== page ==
South Coast Water District General Manager Rick Shintaku recalls the California drought from 1987 to 1992 as a pivotal moment in his career in water resources. “Where was I in 1991? I was back in college sharing a house with four other guys. We weren’t flushing our toilets and we weren’t washing our clothes very much,” Shintaku said at a SCWD public hearing for the Doheny Desalination project on June 27. Shintaku reflected on the major changes in the water world and the conservation mandates that rolled out.
Archive for date: July 4th, 2019
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The fourth time was the charm for Randy Siegel, a 71-year-old Santee resident whose color photograph of a sunrise over a Lakeside reservoir took top honors in the eighth annual Lake Jennings Spring Photo Contest overseen by the Helix Water District. Siegel’s winning shot, “Sunrise Over Lake Jennings,” was judged best in the adult category by a panel of judges who volunteered their time to the district. The contest asked shutterbugs to take their best photograph at the Lakeside reservoir between March 1 and May 31 keying on this year’s theme “Life at the Lake.” Now in its eighth year, the contest drew 60 entries from throughout San Diego County – 51 from adults and nine from youths.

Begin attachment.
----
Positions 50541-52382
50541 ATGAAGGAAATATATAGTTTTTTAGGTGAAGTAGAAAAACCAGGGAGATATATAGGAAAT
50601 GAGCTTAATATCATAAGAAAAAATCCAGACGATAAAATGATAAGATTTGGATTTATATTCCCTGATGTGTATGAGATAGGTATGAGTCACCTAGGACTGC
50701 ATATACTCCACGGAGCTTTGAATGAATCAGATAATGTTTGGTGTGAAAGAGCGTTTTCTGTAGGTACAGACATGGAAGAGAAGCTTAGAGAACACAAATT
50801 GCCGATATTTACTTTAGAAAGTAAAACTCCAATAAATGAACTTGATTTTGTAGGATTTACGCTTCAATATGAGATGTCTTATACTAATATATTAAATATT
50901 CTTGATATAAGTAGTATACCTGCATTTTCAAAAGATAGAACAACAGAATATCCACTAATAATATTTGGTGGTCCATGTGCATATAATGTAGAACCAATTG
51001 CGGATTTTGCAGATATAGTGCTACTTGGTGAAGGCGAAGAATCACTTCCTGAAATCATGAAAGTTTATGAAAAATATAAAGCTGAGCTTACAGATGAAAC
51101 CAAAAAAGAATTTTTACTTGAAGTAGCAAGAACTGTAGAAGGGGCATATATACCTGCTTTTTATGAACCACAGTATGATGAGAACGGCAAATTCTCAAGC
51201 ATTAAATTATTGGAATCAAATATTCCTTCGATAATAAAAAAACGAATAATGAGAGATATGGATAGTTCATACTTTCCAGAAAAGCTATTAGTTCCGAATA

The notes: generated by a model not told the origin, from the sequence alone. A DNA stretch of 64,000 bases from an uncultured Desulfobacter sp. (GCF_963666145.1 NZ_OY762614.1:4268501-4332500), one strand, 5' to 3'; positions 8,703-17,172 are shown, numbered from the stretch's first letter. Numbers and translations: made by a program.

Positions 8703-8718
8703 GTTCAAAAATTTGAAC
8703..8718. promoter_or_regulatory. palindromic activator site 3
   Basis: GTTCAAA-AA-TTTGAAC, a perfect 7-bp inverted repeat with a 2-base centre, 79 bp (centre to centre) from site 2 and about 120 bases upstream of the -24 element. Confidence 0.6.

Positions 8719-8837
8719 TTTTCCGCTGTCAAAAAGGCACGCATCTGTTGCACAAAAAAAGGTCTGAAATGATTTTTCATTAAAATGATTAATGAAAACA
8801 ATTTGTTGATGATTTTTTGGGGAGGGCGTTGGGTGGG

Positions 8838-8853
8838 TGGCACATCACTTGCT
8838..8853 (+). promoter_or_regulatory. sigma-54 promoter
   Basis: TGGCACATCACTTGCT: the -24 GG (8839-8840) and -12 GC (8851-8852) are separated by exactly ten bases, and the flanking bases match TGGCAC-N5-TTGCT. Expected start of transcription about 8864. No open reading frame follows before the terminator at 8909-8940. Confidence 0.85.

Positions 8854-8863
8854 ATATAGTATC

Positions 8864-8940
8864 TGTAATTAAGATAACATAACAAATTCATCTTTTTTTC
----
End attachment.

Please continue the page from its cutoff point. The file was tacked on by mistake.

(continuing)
California is a leader in renewable energy, and the state has pledged to use only clean sources for electricity, including wind and solar power, by 2045. One hurdle is energy storage, but an old solution involving water may help the state reach its goal of zero emissions. The solution is “pumped storage,” which uses water in reservoirs at different elevations to smooth the fluctuations of intermittent power from the wind and sun, and makes electricity available when it is needed. California has mandated 60% renewable energy sources for its power generation by 2030, and all zero-emission sources by 2045, which could include nuclear generation along with renewables.